BBQ sauce recipes vary greatly from one region to another. This makes it such a versatile addition to almost any recipes, especially in the summer!
With National BBQ Day coming up, it would be fun to look at the different types of bbq sauces. They vary greatly between regions of the United States. I love BBQ sauce; it’s one of my favorite sauces to dip meat in. But the sauce, as well as the style, varies significantly from country to country and from one area of the country to another.
Originally Published On: May 15, 2018
Last Updated On: September 17, 2020
Some of the most notable styles within the US are based primarily on the traditions of the state or region they are from. I’ve learned that I am not a big fan of Texas BBQ because it contains a lot of smoke flavor of which I am not a fan. I like either the Memphis style or Florida style since they are sweeter and don’t have the added meat/smoke flavor.
The following descriptions are from the Wikipedia page about BBQ Sauce:
East Carolina Sauce
Most American barbecue sauces can trace their roots to two sauces common in North Carolina and South Carolina. The simplest and the earliest were supposedly popularized by African slaves. They also advanced the development of American barbecue. They were made with vinegar, ground black pepper, and hot chili pepper flakes. It is used as a “mopping” sauce to baste the meat while it was cooking and as a dipping sauce when it is served. Thin and sharp, it penetrates the meat and cuts the fats in the mouth. There is little or no sugar in this sauce. Which, in turn, has a noticeably more sour flavor than most other barbecue sauces.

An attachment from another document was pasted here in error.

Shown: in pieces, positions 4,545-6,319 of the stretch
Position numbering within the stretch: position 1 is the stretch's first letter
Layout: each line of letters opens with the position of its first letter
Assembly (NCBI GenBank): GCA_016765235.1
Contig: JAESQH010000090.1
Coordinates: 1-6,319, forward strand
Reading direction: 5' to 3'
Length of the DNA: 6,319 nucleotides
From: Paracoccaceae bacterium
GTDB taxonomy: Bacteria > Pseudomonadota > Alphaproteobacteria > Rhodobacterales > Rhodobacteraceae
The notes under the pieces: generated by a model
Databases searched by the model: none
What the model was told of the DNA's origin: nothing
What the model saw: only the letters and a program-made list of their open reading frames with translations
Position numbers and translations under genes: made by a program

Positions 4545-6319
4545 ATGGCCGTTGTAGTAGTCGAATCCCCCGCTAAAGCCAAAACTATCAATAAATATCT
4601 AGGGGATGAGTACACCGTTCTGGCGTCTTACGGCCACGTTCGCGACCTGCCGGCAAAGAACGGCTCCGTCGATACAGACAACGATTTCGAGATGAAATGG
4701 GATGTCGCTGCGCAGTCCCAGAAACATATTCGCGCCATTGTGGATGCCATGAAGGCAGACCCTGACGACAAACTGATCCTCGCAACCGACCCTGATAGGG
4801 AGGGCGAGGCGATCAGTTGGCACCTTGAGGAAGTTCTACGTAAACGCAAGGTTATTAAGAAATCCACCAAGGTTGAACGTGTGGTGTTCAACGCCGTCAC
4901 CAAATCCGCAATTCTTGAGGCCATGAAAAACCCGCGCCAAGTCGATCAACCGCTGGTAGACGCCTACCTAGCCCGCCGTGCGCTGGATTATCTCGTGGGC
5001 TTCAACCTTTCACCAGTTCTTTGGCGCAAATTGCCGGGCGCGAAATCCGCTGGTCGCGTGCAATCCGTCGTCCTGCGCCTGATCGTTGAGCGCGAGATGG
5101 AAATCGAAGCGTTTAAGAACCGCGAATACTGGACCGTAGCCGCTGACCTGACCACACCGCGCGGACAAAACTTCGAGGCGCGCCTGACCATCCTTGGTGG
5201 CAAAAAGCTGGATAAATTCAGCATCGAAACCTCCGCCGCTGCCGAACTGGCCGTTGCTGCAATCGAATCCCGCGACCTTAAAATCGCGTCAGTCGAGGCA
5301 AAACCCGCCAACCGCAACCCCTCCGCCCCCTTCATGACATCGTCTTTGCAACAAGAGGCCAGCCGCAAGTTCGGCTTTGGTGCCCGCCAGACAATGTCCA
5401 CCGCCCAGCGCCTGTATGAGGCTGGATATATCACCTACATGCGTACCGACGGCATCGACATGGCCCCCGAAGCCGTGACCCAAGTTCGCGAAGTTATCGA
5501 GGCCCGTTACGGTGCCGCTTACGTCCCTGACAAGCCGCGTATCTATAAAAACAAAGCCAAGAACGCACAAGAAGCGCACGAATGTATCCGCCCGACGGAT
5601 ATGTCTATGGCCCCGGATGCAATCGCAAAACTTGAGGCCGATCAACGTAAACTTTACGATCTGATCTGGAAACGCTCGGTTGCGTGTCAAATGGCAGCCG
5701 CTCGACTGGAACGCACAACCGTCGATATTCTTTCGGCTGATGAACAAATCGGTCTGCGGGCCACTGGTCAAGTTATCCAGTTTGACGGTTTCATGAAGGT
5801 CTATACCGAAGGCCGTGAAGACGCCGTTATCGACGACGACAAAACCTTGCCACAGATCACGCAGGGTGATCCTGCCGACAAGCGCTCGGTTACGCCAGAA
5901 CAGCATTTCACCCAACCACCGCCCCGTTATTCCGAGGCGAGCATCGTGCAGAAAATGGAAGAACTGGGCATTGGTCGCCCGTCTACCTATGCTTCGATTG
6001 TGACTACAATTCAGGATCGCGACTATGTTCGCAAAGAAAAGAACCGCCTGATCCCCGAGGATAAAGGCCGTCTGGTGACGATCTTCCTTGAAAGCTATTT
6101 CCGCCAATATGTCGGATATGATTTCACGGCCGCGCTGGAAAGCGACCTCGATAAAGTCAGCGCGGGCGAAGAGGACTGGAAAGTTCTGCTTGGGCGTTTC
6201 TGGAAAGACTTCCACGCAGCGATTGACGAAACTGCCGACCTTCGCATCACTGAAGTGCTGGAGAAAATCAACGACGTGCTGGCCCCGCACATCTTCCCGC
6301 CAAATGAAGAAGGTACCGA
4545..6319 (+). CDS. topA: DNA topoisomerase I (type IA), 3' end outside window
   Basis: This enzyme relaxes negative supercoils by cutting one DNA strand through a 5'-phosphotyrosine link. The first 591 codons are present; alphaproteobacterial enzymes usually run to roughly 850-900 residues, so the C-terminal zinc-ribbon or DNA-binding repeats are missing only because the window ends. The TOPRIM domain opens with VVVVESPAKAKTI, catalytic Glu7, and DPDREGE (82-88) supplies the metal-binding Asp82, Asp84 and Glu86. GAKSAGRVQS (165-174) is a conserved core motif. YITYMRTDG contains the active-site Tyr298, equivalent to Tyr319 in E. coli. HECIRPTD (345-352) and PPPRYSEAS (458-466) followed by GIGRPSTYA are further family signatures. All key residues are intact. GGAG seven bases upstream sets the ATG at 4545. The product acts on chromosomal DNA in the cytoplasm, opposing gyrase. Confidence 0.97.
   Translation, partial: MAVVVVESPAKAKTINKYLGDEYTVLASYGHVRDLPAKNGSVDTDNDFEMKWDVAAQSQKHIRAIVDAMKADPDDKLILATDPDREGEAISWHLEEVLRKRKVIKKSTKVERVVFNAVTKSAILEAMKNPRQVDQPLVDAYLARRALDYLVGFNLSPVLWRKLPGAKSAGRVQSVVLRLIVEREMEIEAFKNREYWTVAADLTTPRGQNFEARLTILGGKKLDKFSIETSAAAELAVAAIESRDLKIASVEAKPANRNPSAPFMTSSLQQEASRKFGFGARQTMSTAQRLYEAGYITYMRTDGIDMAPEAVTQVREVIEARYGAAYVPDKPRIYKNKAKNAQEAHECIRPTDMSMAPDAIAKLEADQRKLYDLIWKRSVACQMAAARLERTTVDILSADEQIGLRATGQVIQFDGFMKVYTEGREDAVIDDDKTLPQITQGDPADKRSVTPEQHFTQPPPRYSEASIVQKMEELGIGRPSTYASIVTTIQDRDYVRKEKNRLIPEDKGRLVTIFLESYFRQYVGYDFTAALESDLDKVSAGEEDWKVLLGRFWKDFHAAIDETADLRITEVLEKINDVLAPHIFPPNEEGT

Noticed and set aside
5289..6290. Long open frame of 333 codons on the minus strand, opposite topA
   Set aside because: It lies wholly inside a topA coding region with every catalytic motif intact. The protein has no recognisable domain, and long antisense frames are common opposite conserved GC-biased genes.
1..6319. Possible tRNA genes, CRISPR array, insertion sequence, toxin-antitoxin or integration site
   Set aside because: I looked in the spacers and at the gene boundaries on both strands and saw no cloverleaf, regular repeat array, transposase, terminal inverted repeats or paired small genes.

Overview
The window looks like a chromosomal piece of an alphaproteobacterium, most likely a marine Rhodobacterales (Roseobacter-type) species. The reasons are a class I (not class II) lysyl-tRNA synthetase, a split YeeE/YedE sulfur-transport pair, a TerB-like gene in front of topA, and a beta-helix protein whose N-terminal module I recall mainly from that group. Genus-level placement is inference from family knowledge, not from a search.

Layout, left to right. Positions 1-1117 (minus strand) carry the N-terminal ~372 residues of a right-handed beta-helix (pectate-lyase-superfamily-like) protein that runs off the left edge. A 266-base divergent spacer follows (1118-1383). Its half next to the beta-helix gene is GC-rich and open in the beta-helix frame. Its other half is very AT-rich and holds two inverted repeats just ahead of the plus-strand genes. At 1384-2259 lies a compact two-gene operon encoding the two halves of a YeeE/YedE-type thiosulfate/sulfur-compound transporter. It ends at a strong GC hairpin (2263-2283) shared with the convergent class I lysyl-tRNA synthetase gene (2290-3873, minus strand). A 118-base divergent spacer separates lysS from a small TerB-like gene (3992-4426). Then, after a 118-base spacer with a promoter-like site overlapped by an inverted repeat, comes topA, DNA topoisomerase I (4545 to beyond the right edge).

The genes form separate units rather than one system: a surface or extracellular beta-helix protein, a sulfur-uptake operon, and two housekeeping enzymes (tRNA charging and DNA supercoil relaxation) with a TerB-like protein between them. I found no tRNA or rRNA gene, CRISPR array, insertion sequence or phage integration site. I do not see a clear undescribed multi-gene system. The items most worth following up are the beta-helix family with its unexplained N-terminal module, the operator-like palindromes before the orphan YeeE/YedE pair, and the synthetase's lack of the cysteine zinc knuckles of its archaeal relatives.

Lexington Dip (a.k.a. Western Carolina Dip or Piedmont Dip)
In Lexington and the “Piedmont” hilly areas of western North Carolina, the sauce is often called a dip. It is a lot like the East Carolina Sauce (above) with tomato paste, tomato sauce, or ketchup added.
Thick, reddish-brown, tomato or ketchup-based with sugars, vinegar, and spices. Evolved from the Lexington Dip (above), it is significantly different. It is thick and sweet and does not penetrate the meat as much as sit on the surface. This is the most common and popular sauce in the US. All other tomato-based sauces are variations on the theme using more or less of the main ingredients.
Similar to the Kansas City style. Typically having the same ingredients but tending to have a larger percentage of vinegar and use molasses as a sweetener.
Similar to the Memphis style because it has a higher percentage of vinegar than Kansas City style. Florida style is characterized by tropical fruit flavors such as orange, mango, guava, papaya, pineapple, and tamarind as well as peppers with some heat such as chipotle and habanero. Because of its fruity flavor, it is commonly served with pork, beef, chicken, and seafood.
South Carolina Mustard Sauce